Recap: 'Gossip Girl' is back in Bass
A little note first, dear readers...
That's where you're going to find my "American Idol" reviews once the season begins (i.e. next week, if I choose to write about the audition episodes), for example. That's also where you'll get to read Drew McWeeny puzzling over the mysteries of "Lost."
Currently, that blog doesn't exist. But we hope it will soon. When it does, this recap of "Gossip Girl" will migrate into the blog.
It's also my hope that while I may be writing about "Gossip Girl" this week, somebody different and more uniquely qualified will be taking over next week. It isn't that I don't adore the girls of gossip, but a proper reviewer of The CW's Golden "Girl" should be able to identify the brand and weave of Rufus Humphrey's brown sweater turtleneck, rather than just wondering why he appeared to be wearing the itchy-looking top for a week. I, alas, can only do the latter.
Without further ado... Some thoughts on "In the Realm of the Basses"...
First, kudos as ever to "Gossip Girl" for using episode titles that might or might not expand the intellectual horizons of its fanbase. If just a dozen teenage girls go out and rent Nagisa Oshima's erotic classic "In the Realm of the Senses" then Josh Schwarz and Stephanie Savage will truly have done their jobs.
On one hand, I'd be hard-pressed to tell you the connection between Oshima's tale of obsession, both sexual and otherwise, and Monday's (Jan. 5) episode. On the other hand, though, what's the point of living if you don't bother trying.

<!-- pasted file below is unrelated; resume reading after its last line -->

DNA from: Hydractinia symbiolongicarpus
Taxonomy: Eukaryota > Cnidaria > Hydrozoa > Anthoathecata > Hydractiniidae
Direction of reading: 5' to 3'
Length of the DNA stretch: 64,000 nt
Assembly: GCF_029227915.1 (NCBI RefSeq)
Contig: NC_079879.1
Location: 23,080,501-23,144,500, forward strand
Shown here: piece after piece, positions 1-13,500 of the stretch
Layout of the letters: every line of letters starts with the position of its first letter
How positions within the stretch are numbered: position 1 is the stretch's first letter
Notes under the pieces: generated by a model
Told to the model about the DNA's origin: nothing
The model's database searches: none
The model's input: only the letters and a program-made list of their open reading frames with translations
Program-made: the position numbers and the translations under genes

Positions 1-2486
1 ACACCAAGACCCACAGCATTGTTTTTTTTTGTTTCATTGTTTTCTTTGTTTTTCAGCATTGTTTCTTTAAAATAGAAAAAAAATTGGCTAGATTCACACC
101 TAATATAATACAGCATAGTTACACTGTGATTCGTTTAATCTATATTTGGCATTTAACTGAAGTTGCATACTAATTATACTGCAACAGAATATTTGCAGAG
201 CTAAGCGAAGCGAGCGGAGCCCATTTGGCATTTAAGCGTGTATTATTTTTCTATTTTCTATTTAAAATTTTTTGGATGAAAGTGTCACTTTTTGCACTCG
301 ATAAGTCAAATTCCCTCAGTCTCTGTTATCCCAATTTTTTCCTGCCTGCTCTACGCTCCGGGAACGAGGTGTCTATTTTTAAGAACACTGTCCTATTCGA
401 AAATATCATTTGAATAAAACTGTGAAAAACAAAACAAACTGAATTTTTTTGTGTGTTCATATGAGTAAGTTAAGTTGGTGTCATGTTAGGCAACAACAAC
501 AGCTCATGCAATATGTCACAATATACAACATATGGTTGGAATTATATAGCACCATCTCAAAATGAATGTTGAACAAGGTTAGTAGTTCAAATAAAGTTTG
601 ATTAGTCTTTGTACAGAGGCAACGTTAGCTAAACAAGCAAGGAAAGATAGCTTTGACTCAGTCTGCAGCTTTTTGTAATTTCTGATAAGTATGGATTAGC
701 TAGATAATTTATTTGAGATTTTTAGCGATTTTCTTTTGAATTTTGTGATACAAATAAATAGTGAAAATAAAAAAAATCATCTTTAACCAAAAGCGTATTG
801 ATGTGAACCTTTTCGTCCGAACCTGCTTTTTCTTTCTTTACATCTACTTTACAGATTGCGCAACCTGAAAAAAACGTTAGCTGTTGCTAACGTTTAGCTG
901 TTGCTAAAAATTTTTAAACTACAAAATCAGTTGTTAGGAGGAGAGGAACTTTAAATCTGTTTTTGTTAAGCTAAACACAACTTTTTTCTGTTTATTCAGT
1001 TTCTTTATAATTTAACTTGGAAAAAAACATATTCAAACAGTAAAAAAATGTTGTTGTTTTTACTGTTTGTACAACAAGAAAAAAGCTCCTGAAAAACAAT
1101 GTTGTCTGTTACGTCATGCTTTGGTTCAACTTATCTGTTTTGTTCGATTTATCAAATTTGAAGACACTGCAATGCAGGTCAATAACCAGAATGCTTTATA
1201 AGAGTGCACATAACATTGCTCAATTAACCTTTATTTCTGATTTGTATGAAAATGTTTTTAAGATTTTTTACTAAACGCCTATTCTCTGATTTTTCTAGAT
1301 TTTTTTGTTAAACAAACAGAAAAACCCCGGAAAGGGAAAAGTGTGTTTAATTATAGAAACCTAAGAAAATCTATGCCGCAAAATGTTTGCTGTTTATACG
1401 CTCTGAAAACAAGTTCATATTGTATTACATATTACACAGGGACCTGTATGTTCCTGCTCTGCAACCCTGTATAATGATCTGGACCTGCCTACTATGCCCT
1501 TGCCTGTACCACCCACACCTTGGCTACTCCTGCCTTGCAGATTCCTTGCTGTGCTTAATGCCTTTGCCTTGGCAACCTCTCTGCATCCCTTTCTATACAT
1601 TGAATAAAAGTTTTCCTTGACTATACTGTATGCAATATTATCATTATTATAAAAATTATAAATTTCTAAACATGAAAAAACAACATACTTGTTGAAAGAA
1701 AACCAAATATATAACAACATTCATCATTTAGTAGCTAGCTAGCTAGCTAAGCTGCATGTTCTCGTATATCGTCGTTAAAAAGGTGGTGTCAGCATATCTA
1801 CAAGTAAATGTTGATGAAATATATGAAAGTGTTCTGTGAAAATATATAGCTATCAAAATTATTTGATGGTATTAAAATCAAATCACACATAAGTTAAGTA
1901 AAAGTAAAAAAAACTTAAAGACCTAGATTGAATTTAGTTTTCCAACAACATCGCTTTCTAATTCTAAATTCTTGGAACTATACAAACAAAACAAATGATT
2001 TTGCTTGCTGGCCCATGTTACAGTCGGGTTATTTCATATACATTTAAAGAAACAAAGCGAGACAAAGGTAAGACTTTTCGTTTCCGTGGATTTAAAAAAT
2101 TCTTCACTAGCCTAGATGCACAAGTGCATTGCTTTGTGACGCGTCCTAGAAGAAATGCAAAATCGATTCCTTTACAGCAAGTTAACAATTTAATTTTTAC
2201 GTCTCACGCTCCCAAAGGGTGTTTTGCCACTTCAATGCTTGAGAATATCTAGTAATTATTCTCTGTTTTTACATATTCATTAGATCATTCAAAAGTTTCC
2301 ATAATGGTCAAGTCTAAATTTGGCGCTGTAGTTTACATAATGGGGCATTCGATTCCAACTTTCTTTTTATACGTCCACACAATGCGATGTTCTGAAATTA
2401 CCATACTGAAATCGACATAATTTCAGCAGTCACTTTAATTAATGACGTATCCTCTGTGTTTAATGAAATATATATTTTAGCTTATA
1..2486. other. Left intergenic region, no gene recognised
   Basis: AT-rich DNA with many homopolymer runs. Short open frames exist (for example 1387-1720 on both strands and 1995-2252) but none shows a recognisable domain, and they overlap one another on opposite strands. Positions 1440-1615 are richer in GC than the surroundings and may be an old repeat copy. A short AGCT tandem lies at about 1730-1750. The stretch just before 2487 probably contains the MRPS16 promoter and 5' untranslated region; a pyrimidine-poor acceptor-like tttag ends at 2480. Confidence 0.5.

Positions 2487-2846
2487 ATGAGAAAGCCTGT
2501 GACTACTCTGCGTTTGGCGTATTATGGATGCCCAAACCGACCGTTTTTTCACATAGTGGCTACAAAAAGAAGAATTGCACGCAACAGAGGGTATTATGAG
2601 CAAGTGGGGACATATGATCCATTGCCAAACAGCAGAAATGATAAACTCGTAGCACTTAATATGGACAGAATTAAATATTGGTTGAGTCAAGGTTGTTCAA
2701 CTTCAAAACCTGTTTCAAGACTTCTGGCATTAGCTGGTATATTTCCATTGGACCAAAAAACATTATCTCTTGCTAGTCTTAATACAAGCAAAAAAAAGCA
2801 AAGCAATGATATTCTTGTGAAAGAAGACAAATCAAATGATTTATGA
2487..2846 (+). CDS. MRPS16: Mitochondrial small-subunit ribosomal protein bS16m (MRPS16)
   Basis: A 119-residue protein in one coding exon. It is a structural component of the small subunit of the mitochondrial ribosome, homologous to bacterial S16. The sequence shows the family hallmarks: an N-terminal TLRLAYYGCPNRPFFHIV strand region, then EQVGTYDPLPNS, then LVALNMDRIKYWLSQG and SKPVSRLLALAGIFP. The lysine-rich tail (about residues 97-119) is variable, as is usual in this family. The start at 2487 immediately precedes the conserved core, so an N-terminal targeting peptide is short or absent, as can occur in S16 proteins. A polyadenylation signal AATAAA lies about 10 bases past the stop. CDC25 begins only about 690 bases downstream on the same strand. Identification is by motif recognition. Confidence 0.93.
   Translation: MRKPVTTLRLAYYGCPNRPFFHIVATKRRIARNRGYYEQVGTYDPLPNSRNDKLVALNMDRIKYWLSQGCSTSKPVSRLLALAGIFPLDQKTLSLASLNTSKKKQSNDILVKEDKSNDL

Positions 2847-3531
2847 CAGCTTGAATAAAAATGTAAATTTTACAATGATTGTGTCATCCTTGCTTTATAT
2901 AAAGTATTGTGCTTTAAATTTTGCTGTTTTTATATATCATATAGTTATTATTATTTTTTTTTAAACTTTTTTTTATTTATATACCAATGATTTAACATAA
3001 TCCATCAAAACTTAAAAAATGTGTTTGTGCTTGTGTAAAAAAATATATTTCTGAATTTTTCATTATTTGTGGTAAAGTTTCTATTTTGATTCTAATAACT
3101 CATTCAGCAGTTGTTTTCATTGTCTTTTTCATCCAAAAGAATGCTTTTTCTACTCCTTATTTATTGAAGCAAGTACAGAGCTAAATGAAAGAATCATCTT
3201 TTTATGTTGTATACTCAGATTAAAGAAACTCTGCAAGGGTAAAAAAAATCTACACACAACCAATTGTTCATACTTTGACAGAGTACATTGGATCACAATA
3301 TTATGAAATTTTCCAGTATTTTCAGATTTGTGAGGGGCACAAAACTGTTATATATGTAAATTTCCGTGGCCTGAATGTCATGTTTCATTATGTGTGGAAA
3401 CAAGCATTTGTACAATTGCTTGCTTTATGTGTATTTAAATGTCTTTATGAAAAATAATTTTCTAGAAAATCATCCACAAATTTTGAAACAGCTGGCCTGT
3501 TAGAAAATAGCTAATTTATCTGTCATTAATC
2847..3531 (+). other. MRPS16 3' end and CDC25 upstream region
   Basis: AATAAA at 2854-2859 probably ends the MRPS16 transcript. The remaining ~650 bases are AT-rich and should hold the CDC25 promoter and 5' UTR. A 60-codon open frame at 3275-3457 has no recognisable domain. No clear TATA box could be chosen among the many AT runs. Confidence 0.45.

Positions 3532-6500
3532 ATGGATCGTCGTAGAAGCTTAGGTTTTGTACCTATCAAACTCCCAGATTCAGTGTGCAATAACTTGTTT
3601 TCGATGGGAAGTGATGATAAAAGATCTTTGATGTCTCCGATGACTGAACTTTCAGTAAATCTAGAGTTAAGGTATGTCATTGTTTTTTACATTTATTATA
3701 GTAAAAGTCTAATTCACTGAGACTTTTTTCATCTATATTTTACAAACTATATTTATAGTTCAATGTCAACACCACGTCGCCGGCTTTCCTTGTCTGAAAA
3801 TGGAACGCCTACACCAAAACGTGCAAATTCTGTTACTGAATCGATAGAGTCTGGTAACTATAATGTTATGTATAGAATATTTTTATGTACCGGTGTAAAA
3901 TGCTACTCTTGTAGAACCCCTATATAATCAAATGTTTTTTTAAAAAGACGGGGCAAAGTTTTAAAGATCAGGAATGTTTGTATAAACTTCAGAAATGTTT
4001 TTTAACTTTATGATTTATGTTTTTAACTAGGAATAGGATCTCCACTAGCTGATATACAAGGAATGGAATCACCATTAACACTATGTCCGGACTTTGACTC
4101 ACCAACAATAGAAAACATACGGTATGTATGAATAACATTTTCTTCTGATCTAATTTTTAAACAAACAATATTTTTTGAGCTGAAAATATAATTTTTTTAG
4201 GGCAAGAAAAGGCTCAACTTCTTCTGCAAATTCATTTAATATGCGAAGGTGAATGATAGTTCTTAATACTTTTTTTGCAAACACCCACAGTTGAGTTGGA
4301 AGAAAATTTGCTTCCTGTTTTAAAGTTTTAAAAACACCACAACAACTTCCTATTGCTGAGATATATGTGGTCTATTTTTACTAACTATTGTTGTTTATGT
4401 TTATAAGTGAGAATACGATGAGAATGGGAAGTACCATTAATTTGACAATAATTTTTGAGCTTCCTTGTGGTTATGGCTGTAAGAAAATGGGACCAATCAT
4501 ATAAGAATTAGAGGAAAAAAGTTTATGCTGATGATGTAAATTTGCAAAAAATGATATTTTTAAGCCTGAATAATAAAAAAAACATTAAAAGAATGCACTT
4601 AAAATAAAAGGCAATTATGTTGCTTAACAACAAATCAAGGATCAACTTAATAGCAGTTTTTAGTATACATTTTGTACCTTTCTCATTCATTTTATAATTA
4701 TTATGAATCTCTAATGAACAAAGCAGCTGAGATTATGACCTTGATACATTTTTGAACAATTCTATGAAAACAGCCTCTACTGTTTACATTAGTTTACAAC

Here's what I came up with, y'all: "In the Realm of the Senses" is about a man whose devotion to his geisha lover becomes all consuming. The sex and passion they originally feel becomes increasingly desperate and dangerous until it tears their lives apart. So it's about what happens when you leave your mundane life behind for a pleasurable life you think you want until you realize it's too late.
Yeah, that's reductive, but I'm transitioning into tonight's "Gossip Girl," where the major plotlines involved trying to leave the past behind and what happens when you get what you truly want and discover it doesn't make you happy anymore.
Look at poor Chuck Bass. Mother? Dead. Father? Dead. Scarf? Last season. As the episode began, Chuck was off in Thailand experiencing what Blair called "some Jim Morrison downward spiral." Indeed. But the formerly reliable pleasures of Bass-itude were yielding no pleasure for Chuck. The drugs were making him no more joyful, the alcohol making him no more jolly and the women at his repurchased burlesque were looking increasingly grotesque as the episode progressed. Chuck's worldly appetites were all being indulged and yet he was getting no satisfaction. Wait. That would be a Mick Jagger downward spiral. Anyway, we all knew that liberation would come from Chuck welcoming Blair's love.
[As an aside, what happened on New Year's Eve with Blair and Jack Bass? And while I guess that Desmond Harrington is an attractive dude, why does he not have any personality, whether he's fighting crime in Miami (he was Quinn on "Dexter" this season) or being a Manhattan sociality? It looks like we're going to be seeing more of him in weeks to come, which concerns me.]
While Chuck was surrendering himself to Earthly delights, Blair was forcing maturity upon herself. Burnt by Chuck's failure to reciprocate her love, she decided to grow up. Not only did she play lawyer for Chuck at a hearing with the head mistress, but Mature Blair played mediator between Little J and the snobby Girls on the Steps. She even went so far as to buck for admission into the Colony Club, a group of elite society matrons in matching sweaters ("I frequently feed the ducks in Central Park and read to blind children," Blair swore, in a pathetic effort at assimilated [and simulated] altruism). But having over-indulged on the maturity she thought she craved, Blair was ready to surrender to youthful insecurity by the end. None that excuses the weird Tudors-era collar Blair donned in one scene, crying in the mirror.